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dc.contributor.author Meek, Benjamin
dc.contributor.author Locheed, Keri
dc.contributor.author Lawrence-Dewar, Jane M.
dc.contributor.author Shelton, Paul
dc.contributor.author Marotta, Jonathan J.
dc.date.accessioned 2014-06-25T17:00:22Z
dc.date.available 2014-06-25T17:00:22Z
dc.date.issued 2013-06-28
dc.identifier.citation Meek, B.P., Locheed, K., Lawrence-Dewar, J.M., et al. (2013). Posterior cortical atrophy: an investigation of scan paths generated during face matching tasks. Front. Hum. Neurosci. 7: 309. en_US
dc.identifier.uri http://hdl.handle.net/1993/23651
dc.description.abstract When viewing a face, healthy individuals focus more on the area containing the eyes and upper nose in order to retrieve important featural and configural information. In contrast, individuals with face blindness (prosopagnosia) tend to direct fixations toward individual facial features—particularly the mouth. Presented here is an examination of face perception deficits in individuals with Posterior Cortical Atrophy (PCA). PCA is a rare progressive neurodegenerative disorder that is characterized by atrophy in occipito-parietal and occipito-temporal cortices. PCA primarily affects higher visual processing, while memory, reasoning, and insight remain relatively intact. A common symptom of PCA is a decreased effective field of vision caused by the inability to “see the whole picture.” Individuals with PCA and healthy control participants completed a same/different discrimination task in which images of faces were presented as cue-target pairs. Eye-tracking equipment and a novel computer-based perceptual task—the Viewing Window paradigm—were used to investigate scan patterns when faces were presented in open view or through a restricted-view, respectively. In contrast to previous prosopagnosia research, individuals with PCA each produced unique scan paths that focused on non-diagnostically useful locations. This focus on non-diagnostically useful locations was also present when using a restricted viewing aperture, suggesting that individuals with PCA have difficulty processing the face at either the featural or configural level. In fact, it appears that the decreased effective field of view in PCA patients is so severe that it results in an extreme dependence on local processing, such that a feature-based approach is not even possible. en_US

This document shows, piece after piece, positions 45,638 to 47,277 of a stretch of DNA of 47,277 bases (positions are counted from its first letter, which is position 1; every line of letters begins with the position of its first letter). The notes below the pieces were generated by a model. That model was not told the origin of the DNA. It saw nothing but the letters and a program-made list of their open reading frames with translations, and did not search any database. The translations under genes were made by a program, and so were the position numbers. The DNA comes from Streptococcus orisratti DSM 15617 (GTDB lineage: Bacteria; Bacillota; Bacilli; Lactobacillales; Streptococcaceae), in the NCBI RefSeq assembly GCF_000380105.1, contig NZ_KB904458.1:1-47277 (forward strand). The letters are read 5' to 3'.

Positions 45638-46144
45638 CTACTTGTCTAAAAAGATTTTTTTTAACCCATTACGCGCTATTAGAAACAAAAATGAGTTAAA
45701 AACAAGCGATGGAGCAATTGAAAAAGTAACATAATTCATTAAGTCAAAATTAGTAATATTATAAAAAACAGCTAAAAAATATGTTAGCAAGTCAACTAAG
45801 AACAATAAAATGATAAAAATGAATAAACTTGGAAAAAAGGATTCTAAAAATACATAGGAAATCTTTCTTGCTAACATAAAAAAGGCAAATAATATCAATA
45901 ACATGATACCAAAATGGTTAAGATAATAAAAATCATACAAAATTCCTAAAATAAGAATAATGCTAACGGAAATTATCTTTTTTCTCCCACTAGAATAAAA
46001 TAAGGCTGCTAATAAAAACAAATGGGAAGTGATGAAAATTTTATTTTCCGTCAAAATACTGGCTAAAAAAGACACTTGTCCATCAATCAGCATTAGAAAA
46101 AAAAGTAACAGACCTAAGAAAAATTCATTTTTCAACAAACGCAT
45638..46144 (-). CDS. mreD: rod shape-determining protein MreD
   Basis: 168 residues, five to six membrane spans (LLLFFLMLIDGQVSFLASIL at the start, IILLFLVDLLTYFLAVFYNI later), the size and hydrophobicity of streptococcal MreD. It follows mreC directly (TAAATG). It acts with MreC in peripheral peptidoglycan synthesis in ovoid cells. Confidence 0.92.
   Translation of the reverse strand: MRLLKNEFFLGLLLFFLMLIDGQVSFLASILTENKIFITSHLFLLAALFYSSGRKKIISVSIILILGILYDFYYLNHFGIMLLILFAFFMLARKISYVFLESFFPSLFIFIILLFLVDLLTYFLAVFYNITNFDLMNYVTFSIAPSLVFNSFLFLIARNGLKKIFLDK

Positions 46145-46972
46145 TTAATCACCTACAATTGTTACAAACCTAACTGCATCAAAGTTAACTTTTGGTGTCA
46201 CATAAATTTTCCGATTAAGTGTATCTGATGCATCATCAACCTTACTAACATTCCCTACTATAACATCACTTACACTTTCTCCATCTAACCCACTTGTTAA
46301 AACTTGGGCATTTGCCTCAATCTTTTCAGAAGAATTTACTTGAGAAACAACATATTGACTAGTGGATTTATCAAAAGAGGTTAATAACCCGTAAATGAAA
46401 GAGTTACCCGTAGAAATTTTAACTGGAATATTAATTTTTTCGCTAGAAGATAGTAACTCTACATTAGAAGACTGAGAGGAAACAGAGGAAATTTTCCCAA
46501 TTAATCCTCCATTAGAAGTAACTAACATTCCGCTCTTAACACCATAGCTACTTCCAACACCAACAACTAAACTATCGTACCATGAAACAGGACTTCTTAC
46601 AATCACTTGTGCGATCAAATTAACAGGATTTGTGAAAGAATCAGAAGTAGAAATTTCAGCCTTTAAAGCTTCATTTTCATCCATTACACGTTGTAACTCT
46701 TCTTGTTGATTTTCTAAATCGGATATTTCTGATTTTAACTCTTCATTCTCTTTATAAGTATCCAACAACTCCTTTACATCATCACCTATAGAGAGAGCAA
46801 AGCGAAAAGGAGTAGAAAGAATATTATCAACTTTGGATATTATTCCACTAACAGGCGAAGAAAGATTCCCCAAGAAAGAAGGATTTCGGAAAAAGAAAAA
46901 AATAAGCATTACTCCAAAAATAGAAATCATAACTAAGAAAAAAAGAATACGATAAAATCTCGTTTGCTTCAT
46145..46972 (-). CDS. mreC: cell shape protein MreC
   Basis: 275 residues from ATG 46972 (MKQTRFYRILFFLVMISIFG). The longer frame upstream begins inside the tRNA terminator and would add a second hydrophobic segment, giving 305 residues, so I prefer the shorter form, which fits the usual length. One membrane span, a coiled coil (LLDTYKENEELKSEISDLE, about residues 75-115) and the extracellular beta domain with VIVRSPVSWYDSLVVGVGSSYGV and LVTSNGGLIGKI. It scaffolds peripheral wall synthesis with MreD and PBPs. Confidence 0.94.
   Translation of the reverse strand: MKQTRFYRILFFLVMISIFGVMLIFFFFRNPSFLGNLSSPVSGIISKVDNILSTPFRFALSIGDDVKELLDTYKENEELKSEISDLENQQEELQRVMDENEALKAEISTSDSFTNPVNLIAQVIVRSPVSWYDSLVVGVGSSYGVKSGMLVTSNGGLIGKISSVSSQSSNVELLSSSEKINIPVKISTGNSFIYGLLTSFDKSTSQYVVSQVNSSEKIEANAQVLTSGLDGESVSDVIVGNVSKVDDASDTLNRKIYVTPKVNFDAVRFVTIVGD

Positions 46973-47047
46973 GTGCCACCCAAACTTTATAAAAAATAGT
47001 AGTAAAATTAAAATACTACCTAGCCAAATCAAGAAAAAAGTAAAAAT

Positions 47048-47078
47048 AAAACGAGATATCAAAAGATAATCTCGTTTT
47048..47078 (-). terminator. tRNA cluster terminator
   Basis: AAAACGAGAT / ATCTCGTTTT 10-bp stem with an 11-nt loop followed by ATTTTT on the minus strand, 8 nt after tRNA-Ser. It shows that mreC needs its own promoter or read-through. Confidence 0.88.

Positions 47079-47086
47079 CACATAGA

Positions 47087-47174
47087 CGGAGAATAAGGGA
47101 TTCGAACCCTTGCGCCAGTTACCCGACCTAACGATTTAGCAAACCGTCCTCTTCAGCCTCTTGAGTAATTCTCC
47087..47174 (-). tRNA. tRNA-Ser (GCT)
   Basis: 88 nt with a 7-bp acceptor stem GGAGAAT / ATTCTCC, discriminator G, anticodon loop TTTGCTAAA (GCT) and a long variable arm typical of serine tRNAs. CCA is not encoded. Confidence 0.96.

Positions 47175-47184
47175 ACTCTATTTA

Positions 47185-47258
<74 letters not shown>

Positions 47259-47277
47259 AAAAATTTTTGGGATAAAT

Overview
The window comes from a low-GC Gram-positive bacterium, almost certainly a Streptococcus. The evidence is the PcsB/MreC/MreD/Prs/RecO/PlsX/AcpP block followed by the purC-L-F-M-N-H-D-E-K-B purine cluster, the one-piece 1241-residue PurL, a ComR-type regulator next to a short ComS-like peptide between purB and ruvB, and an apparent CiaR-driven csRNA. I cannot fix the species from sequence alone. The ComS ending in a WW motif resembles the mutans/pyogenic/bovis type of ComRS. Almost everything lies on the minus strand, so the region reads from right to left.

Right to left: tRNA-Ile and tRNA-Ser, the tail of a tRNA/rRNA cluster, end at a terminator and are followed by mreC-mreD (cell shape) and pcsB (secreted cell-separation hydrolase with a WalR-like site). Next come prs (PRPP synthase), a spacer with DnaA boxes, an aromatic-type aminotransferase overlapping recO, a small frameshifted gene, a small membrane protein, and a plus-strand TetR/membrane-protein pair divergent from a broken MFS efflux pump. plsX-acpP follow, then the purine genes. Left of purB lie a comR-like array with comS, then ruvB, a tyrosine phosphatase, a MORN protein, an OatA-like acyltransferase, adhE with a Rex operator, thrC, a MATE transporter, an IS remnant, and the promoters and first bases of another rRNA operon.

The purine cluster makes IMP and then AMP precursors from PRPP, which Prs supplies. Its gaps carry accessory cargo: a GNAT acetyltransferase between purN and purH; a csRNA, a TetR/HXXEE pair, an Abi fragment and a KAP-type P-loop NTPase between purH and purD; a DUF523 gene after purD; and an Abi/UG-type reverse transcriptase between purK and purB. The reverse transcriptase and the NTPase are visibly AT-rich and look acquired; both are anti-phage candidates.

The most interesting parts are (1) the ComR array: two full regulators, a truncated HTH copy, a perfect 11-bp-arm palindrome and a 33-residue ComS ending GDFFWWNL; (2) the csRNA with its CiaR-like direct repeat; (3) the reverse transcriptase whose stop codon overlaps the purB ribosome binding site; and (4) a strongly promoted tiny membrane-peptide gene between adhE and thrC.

dc.description.sponsorship This work was supported by a Natural Sciences and Engineering Research Council of Canada (NSERC) grant to Jonathan J. Marotta. The Manitoba Health Research Council (MHRC) supported Benjamin P. Meek with a graduate studentship and Jane M. Lawrence-Dewar with a postdoctoral research fellowship. Keri Locheed was supported by a Canadian Institutes of Health Research (CIHR) graduate award. en_US
dc.language.iso en en_US
dc.publisher Frontiers en_US
dc.subject Posterior cortical atrophy en_US
dc.subject Eye movements en_US
dc.subject Scan paths en_US
dc.subject Face perception en_US
dc.subject Vision disorders en_US
dc.title Posterior cortical atrophy: an investigation of scan paths generated during face matching tasks en_US
dc.type Article en_US
dc.identifier.doi http://dx.doi.org/10.3389/fnhum.2013.00309


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